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Should You Open Carry? The Good, The Bad, & The Ugly

Should You Open Carry? The Good, The Bad, & The Ugly

Mar 9th 2021

Back in the 1800s in the days of the cowboy, everybody carried a six-shooter on their hip. Open carry itself does have some appeal at first. It would undoubtedly be more comfortable, and I have no doubt your draw would be faster since you don’t have to clear a garment before grabbing the gun as you do with concealed carry.

Open Carry In 2021

In today’s world, open carrying like a cowboy is not so easy to do. Every state has laws, cities have ordinances, and both change all the time. Not to mention there are some tactical reasons that open carry isn’t always a good idea. In short, is open carrying your everyday carry out on your hip a good idea? No, it’s not, now let us explain why.

Infographic: Which States Allow the Permitless Carry of Guns? | Statista


Tactical Issues With Open Carry

Easy Target

First and foremost from a tactical standpoint, open carry is a pretty poor idea in our modern society. For a moment let’s look at this from the perspective of a bank robber. If an armed villain enters a bank to hold it up the first guy he is going to look at pistol whip or shoot is gonna be the guy with the visible gun on his belt. Essentially when having that gun out there you have a huge red target on your back that says “please shoot me first!”

When To Take Action

The second tactical consideration that goes along with losing the element of surprise from concealment is to survive with open carry you would have to be fast on the draw and quick thinking. What I mean is since you have that target on your back you don’t get to pick when to act or if you’re going to act. If some violence is going down and you are open carrying you have to be able to draw, act quickly and have great situational awareness.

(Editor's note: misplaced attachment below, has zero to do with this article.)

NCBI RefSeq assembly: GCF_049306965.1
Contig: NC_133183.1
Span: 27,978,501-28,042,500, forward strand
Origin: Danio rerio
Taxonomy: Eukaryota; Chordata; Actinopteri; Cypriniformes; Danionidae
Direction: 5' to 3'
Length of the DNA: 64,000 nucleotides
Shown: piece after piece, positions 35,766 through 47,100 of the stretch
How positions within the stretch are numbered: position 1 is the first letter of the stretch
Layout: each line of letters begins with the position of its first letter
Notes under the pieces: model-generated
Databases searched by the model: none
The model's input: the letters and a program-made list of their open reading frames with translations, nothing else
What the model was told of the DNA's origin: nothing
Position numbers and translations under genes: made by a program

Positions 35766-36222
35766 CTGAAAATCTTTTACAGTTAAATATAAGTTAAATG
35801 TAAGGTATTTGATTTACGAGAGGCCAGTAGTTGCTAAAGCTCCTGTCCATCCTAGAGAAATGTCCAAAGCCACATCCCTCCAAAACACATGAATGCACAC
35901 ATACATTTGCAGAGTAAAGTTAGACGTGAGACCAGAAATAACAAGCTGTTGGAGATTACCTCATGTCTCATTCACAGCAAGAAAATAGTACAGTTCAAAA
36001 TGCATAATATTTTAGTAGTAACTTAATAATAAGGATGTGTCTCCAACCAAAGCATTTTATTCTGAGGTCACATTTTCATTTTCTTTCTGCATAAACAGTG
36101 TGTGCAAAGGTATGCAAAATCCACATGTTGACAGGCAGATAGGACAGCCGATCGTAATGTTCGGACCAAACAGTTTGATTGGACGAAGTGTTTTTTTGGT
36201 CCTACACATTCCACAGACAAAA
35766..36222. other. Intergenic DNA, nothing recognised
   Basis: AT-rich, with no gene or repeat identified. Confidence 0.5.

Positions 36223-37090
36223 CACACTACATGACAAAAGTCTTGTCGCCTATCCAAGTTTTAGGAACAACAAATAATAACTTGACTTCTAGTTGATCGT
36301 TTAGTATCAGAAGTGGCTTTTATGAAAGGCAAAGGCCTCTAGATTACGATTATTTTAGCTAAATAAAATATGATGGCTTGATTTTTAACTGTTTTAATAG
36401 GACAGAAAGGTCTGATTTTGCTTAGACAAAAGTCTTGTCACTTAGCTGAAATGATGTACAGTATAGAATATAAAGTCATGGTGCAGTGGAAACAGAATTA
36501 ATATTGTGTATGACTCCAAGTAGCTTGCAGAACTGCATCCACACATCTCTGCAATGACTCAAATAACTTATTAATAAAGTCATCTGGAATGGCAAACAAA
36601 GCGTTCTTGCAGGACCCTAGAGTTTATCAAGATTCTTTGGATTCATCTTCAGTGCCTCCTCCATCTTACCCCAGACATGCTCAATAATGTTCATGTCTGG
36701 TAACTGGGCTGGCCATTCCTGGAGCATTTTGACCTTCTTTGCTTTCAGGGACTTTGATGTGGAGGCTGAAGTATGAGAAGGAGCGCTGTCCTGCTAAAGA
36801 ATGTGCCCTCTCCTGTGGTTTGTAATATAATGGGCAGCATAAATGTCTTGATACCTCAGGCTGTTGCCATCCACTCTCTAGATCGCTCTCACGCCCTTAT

Keeping It In Place

The third tactical consideration is that you can not open carry with just any holster. If you have some limp unsecure holster, it’d be very easy for an assailant to rip your gun from your holster and beat you with it. If you are set on open carry, I’d look at buying something along the lines of a duty holster that has a locking hood over the top of the gun.

Finally, there is the legal aspect. When it comes to navigating the unconstitutional gun laws of the United States, it is an ever-changing confusing mess. Federally there are laws, states have laws, parks can have their own set of laws, cities have ordinances. Basically, it’s just a mess that you more or less need a law degree to figure out. Our advice is to plan out where you are or where you are going in conjunction with a concealed carry legal specialist, something like USSCA or US LawShield.

You have a greater tactical advantage if your gun is concealed, you retain the element of surprise and you can choose when the best time to act is, or you can choose not to act. Open carry is only fit for the people that we know are carrying a gun like police officers. For the rest of us, it’s best to fly under the radar and try to look like one of your average joes.

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